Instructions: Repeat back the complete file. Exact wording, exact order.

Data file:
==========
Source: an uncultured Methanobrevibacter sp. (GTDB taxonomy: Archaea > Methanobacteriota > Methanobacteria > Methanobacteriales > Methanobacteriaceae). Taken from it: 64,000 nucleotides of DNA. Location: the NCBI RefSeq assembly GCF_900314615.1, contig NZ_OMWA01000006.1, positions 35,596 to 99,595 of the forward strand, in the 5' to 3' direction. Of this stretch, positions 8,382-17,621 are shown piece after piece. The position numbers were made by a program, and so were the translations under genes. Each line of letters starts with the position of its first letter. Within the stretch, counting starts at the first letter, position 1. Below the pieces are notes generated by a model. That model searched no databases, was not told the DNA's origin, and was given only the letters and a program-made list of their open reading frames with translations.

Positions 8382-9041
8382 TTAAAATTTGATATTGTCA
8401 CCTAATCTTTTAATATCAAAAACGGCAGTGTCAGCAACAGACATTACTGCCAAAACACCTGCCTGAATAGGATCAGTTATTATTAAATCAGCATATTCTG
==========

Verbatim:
Source: an uncultured Methanobrevibacter sp. (GTDB taxonomy: Archaea > Methanobacteriota > Methanobacteria > Methanobacteriales > Methanobacteriaceae). Taken from it: 64,000 nucleotides of DNA. Location: the NCBI RefSeq assembly GCF_900314615.1, contig NZ_OMWA01000006.1, positions 35,596 to 99,595 of the forward strand, in the 5' to 3' direction. Of this stretch, positions 8,382-17,621 are shown piece after piece. The position numbers were made by a program, and so were the translations under genes. Each line of letters starts with the position of its first letter. Within the stretch, counting starts at the first letter, position 1. Below the pieces are notes generated by a model. That model searched no databases, was not told the DNA's origin, and was given only the letters and a program-made list of their open reading frames with translations.

Positions 8382-9041
8382 TTAAAATTTGATATTGTCA
8401 CCTAATCTTTTAATATCAAAAACGGCAGTGTCAGCAACAGACATTACTGCCAAAACACCTGCCTGAATAGGATCAGTTATTATTAAATCAGCATATTCTG